The Easy Way

From time to time, I’ll go on a person or “thinker” binge. For a few days — or weeks — I’ll focus on a single person’s body of work. I’ll read their books, watch their interviews, and try to get a grasp on the overall point they’re trying to make. While I do it, I voraciously take notes. Once I’ve hit what I feel is a saturation point, I’ll go back and review those notes and try to understand the common themes. This week, I decided to revisit someone who caught my attention a few years ago: Gary Vaynerchuk.

Anybody who’s worked on the web in the last 5–10 years has likely heard his name. At first glance, he’s a bit over the top. He’s loud, he swears, and he’s got a wonderful “fuck you” attitude. What’s unique, though, is that his arrogance — from what I gather it’s for fun/show — doesn’t get in the way of him being incredibly polite and respectful to those who give him their time. Coming out of a week or two spent taking in a lot of his ideas, what made me happiest were his consistent focus on hard work, patience, and self-awareness.

Since about 2009, Gary and his brother AJ have been running a marketing agency called VaynerMedia. It’s since grown to be a $100M business with four offices in the U.S. and one in London. Back in 2010 when I originally heard about Gary, I sent an email to one of his staff members to see if I could visit their first office in New York. From memory, it was scrappy. Two closed-door offices, one for Gary and his brother, and about ten, tightly-packed cubicles in rows flanking either side of the office. In the back? A dingy couch hooked up to a TV with an Xbox. It was far from glamourous.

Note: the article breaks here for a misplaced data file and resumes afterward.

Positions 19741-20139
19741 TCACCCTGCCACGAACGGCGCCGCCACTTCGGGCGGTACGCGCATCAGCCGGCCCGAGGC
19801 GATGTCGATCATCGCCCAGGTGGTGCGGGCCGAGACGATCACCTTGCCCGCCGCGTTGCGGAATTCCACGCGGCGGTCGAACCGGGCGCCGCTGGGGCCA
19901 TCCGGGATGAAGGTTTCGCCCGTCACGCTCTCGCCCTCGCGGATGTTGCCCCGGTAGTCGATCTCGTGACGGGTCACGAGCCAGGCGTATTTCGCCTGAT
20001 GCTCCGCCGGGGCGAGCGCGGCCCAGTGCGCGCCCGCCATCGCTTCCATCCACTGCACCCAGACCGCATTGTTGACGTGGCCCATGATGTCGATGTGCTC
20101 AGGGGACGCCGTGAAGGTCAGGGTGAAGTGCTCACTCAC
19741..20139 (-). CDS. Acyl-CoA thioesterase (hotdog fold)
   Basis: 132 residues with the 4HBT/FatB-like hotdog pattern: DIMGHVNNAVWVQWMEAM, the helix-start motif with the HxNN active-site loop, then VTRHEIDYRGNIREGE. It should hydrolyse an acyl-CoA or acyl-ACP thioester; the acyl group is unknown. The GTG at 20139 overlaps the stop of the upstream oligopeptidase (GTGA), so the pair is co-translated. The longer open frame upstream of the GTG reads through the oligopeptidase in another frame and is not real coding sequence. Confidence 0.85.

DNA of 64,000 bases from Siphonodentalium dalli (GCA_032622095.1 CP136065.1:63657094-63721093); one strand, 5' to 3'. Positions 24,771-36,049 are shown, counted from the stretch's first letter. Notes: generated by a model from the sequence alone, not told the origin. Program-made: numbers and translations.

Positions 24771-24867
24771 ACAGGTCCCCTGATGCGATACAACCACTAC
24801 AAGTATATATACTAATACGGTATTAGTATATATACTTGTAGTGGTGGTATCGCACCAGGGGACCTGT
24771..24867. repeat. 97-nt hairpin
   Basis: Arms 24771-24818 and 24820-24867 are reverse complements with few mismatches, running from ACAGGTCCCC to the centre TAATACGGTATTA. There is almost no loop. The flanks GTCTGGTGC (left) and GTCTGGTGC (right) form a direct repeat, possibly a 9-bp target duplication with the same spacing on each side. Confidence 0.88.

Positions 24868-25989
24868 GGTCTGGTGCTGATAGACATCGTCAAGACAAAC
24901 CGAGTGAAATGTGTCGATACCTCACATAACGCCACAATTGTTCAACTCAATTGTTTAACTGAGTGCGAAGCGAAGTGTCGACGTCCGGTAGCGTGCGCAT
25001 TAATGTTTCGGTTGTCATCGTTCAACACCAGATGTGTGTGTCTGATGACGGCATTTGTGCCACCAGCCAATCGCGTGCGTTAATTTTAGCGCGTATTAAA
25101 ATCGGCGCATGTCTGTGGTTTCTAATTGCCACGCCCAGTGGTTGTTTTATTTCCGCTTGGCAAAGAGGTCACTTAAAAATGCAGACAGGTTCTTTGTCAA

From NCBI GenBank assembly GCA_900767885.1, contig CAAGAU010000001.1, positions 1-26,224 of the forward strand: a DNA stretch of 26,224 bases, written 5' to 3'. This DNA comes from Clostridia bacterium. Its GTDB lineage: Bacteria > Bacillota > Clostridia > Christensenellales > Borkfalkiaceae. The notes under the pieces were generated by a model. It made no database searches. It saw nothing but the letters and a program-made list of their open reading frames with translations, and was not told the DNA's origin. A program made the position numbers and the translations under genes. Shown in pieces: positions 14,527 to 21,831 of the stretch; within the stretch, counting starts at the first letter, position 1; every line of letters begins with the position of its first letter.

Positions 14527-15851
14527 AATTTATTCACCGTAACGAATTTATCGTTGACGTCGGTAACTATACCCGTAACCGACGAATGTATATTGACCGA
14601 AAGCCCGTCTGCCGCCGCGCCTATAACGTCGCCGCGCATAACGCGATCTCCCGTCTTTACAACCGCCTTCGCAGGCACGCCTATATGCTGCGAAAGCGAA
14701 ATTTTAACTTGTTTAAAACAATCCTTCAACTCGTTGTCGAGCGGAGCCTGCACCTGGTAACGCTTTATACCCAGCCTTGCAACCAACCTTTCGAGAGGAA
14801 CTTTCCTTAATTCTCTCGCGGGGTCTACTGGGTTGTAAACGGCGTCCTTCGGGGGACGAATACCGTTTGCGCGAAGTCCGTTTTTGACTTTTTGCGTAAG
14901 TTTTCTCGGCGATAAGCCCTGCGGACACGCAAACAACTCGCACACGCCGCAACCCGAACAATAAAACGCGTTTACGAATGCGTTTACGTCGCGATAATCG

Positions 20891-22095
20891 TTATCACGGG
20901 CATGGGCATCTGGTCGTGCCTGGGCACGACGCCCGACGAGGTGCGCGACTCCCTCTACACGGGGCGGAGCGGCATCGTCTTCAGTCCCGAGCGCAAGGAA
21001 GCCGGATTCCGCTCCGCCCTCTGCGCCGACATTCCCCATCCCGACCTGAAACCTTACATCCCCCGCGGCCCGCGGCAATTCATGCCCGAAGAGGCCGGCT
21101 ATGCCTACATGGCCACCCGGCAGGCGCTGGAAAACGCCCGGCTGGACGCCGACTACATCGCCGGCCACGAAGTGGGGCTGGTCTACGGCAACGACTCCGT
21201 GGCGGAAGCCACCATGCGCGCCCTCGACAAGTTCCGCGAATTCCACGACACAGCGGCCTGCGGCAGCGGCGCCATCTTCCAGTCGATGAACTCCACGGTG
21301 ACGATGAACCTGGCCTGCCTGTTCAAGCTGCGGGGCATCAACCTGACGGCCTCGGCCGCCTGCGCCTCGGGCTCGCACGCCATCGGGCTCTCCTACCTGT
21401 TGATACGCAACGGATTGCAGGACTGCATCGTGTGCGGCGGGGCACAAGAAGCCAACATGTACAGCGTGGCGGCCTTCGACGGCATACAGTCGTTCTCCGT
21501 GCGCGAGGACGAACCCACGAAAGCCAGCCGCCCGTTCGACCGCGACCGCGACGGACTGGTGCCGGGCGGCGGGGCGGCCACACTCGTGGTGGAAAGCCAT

Seeing how he’s progressed from that starting point over the years is remarkable. To take that small, humble version and grow it into what he has in just seven years is beyond remarkable. If anything, it validates every single one of the themes I plucked from his various contributions; reiterating: hard work, patience, and self-awareness. These aren’t easy lessons to learn, but they’re easily the most important.

For all of the advice that’s out there, it’s not surprising that the hardest advice to take has produced an incredible amount of success. Sitting here over the past two years building up The Meteor Chef, I can put a rubber stamp on his word. He’s not wrong. Everything good that’s come out of this was born from hard work, patience, and self-awareness. No shortcuts. No “lucky moments.” Just raw time and energy. The easy way does not exist. You either do the work to get what you want, or you don’t. That’s it.

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